BBC One broadcasts stripped back Match of the Day without Gary Lineker
BBC One broadcast a stripped back version of Match of the Day on Saturday night after Gary Lineker was stood down as presenter.
The corporation’s 59-year-old flagship sports show was slashed to just a quarter of its scheduled running time from 80 to 20 minutes.
It ran without a host, pundits or commentary after a mass boycott by big-name presenters and footballers.
Players and managers of the 12 clubs which had fixtures did not put themselves up for post-match interviews.
The mutiny is expected to affect Sunday’s coverage as pundit Jermain Defoe announced he was standing down from Match of the Day 2.
The BBC announced on Friday that it was temporarily removing Lineker from presenting duties for posting tweets that breached impartiality guidelines.
It sparked a backlash from fellow pundits and presenters, with Ian Wright and Alan Shearer leading the list of names to show solidarity with Lineker and withdrawing from Saturday’s broadcast.
A day of scheduling chaos saw Football Focus replaced with an old episode of Bargain Hunt while The Repair Shop was shown instead of Final Score.
The row was sparked after Lineker attacked the Government’s migration policy - and its plans for those crossing the Channel in small boats.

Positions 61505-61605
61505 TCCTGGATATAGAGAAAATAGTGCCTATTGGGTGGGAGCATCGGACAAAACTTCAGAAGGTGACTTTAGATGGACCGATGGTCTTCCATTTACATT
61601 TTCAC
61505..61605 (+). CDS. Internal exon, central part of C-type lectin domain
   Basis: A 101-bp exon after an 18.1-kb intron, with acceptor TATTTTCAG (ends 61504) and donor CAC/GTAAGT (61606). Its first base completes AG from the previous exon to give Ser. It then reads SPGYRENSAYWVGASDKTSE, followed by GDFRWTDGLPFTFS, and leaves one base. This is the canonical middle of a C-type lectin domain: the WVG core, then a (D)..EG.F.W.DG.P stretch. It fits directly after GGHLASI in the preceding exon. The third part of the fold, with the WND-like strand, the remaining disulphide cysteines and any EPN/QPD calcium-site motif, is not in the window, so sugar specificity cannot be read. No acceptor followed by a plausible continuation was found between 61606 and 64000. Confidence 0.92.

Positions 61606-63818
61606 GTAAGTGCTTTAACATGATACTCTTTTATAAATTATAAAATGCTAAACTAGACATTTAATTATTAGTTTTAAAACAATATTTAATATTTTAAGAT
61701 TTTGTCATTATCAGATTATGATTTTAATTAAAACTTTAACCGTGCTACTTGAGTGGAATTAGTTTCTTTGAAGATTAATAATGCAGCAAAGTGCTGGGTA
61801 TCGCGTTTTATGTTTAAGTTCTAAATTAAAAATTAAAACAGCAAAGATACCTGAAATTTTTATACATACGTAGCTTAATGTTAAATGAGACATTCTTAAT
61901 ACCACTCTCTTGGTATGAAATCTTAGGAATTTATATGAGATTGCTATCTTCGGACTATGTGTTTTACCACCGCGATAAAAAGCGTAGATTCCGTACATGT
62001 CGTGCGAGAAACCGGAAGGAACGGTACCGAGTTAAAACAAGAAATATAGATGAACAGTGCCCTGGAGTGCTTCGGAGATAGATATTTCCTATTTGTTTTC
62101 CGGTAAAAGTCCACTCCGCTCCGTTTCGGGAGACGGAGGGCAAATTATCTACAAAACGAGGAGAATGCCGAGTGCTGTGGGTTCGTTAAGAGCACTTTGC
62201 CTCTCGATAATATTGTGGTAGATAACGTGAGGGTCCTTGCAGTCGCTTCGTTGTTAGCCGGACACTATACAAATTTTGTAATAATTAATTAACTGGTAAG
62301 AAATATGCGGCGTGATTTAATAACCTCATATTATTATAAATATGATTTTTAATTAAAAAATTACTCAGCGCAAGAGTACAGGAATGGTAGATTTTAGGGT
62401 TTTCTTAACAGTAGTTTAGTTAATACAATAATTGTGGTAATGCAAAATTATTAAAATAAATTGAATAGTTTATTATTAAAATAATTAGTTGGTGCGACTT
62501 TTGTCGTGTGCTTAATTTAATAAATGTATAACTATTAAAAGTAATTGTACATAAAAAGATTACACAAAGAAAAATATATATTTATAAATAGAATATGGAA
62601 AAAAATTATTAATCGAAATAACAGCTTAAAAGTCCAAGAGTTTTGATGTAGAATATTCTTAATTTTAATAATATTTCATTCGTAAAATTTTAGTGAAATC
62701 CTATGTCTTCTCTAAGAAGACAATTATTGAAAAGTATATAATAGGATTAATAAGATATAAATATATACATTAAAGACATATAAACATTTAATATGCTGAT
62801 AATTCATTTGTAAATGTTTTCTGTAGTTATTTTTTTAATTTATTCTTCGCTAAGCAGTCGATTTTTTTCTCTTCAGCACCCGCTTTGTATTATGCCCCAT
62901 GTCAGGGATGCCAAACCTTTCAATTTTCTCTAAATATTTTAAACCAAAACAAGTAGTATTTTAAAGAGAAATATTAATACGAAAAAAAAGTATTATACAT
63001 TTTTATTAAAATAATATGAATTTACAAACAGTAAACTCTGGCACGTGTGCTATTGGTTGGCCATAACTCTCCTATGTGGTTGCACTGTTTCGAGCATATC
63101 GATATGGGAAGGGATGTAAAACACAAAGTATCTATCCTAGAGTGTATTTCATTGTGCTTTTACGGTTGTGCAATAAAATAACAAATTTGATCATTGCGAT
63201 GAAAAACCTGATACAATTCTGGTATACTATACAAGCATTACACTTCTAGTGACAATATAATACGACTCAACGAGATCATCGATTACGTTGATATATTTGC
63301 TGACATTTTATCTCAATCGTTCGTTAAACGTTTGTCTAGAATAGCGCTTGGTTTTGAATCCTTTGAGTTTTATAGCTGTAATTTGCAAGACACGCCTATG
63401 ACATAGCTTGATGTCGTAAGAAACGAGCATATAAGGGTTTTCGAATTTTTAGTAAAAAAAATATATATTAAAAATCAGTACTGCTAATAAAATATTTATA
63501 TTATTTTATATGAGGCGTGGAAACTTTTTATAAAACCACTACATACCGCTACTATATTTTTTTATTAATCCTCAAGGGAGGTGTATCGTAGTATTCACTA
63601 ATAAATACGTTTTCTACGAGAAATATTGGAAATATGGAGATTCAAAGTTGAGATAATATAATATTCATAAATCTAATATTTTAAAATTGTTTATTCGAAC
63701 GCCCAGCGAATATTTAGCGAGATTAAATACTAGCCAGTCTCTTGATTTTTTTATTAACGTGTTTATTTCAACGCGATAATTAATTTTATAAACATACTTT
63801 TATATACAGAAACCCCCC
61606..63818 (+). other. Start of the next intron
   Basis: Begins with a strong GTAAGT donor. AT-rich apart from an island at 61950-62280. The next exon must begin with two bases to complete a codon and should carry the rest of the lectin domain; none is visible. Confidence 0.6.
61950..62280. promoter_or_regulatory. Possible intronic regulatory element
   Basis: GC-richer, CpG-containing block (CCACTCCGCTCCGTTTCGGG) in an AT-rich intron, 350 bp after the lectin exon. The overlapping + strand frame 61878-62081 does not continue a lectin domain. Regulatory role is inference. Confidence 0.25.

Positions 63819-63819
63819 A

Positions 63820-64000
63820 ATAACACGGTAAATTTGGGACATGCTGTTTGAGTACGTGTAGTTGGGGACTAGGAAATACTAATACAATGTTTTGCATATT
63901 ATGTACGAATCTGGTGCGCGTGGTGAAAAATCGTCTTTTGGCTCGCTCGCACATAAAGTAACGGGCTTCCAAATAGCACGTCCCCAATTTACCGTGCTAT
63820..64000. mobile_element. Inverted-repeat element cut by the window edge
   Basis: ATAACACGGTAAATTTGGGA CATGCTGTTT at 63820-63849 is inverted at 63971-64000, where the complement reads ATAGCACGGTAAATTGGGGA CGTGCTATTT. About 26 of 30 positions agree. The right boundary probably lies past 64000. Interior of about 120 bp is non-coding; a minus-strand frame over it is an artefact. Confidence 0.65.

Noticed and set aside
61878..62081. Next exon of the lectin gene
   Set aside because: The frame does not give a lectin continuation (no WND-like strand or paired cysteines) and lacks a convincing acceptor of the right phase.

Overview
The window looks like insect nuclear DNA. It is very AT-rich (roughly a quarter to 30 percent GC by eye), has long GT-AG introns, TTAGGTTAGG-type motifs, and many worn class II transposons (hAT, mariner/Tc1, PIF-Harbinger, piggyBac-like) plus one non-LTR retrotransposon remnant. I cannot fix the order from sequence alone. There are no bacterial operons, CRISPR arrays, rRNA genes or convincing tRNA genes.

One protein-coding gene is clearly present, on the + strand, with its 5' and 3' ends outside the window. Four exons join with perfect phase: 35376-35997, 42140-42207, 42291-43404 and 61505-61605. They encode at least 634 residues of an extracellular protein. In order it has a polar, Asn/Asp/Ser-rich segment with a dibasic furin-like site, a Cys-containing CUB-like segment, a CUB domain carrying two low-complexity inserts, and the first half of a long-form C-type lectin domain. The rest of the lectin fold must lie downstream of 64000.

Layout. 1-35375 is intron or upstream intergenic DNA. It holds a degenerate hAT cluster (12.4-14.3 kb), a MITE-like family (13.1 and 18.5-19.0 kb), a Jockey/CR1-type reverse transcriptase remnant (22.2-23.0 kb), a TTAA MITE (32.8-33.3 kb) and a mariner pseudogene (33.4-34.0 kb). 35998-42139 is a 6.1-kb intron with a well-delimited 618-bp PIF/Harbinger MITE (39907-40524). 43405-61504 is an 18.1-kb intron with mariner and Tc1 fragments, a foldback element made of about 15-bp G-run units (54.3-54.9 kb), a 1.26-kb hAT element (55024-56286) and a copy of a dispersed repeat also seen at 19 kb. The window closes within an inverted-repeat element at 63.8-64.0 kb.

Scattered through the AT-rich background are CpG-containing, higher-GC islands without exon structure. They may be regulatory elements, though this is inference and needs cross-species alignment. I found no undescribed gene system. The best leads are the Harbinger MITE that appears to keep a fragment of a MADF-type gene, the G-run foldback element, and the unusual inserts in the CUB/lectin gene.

The 62-year-old star tweeted: "There is no huge influx. We take far fewer refugees than other major European countries.
"This is just an immeasurably cruel policy directed at the most vulnerable people in language that is not dissimilar to that used by Germany in the 30s."
BBC Director General Tim Davie last night insisted the Gary Lineker row was "not about left or right".
He said: "We made decisions, and I made decisions, based on a real passion about what the BBC is and it’s difficult.
"It’s this balance between free speech and impartiality.
"I honestly do not believe, despite a lot of the commentary, that this is about left or right - it’s about our ability.
"We are fierce champions of democratic debate, free speech, but with that comes the need to create an impartial organisation."
Asked if he had buckled under pressure from the Government and right-wing press, Mr Davie said: "Absolutely not."